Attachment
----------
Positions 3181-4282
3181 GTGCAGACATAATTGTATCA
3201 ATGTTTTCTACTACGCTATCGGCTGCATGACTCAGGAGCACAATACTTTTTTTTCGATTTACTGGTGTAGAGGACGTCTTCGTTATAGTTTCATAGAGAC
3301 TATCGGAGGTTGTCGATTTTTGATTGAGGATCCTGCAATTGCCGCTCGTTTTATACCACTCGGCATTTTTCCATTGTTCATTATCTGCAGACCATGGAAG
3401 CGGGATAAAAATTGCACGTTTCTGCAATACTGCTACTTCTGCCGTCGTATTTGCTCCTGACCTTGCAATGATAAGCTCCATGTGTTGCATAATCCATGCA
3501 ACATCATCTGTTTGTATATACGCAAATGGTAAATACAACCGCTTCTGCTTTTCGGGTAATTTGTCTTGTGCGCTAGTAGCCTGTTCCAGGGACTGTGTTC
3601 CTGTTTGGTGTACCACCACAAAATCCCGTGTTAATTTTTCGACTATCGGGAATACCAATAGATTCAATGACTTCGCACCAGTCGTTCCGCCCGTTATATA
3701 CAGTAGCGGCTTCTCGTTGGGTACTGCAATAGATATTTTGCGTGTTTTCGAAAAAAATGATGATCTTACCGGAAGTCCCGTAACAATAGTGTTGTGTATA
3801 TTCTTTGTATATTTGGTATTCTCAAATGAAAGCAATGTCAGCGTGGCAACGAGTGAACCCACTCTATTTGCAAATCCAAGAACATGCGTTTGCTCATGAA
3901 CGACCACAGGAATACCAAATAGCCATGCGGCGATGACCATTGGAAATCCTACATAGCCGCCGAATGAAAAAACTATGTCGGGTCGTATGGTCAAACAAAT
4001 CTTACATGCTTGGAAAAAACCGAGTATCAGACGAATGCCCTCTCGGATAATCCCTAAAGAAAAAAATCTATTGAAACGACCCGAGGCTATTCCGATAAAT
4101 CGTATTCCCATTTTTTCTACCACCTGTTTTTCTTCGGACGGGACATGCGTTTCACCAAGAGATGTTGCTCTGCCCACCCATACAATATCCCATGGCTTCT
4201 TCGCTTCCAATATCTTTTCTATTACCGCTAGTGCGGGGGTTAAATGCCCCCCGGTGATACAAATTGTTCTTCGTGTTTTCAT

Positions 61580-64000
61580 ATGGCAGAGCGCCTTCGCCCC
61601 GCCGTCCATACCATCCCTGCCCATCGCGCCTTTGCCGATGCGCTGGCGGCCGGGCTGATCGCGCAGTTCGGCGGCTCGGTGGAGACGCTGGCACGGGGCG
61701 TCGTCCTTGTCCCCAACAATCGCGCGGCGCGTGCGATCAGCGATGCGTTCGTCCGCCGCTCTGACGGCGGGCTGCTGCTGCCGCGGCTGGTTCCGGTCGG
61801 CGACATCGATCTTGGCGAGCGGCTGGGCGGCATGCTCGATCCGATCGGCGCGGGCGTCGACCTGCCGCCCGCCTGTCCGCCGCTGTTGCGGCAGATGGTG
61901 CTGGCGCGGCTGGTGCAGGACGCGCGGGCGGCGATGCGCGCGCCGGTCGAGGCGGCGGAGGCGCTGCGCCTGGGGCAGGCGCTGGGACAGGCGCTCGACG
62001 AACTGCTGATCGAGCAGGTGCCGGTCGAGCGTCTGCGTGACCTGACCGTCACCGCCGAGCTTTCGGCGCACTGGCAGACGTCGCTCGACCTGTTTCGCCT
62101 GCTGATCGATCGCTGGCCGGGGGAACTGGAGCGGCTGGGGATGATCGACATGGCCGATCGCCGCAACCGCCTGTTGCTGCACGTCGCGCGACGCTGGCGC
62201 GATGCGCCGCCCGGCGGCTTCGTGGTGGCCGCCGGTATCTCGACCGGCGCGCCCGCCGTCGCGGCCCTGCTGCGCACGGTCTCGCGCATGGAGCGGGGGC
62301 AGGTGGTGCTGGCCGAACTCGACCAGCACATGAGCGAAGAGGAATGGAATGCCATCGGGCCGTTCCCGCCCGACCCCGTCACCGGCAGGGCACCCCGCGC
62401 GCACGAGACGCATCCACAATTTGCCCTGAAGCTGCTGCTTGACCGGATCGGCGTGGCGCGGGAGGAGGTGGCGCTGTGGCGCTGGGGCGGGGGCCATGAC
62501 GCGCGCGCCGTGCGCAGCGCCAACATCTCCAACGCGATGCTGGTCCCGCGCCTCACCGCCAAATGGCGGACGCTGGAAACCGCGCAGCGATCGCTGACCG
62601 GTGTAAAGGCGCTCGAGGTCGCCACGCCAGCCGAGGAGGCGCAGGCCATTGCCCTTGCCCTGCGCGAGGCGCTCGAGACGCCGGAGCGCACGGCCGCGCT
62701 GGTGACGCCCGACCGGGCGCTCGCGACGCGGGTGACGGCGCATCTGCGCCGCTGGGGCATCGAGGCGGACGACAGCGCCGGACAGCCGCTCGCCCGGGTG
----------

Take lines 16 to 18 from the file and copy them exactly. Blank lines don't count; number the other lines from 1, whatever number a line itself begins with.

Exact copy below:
61601 GCCGTCCATACCATCCCTGCCCATCGCGCCTTTGCCGATGCGCTGGCGGCCGGGCTGATCGCGCAGTTCGGCGGCTCGGTGGAGACGCTGGCACGGGGCG
61701 TCGTCCTTGTCCCCAACAATCGCGCGGCGCGTGCGATCAGCGATGCGTTCGTCCGCCGCTCTGACGGCGGGCTGCTGCTGCCGCGGCTGGTTCCGGTCGG
61801 CGACATCGATCTTGGCGAGCGGCTGGGCGGCATGCTCGATCCGATCGGCGCGGGCGTCGACCTGCCGCCCGCCTGTCCGCCGCTGTTGCGGCAGATGGTG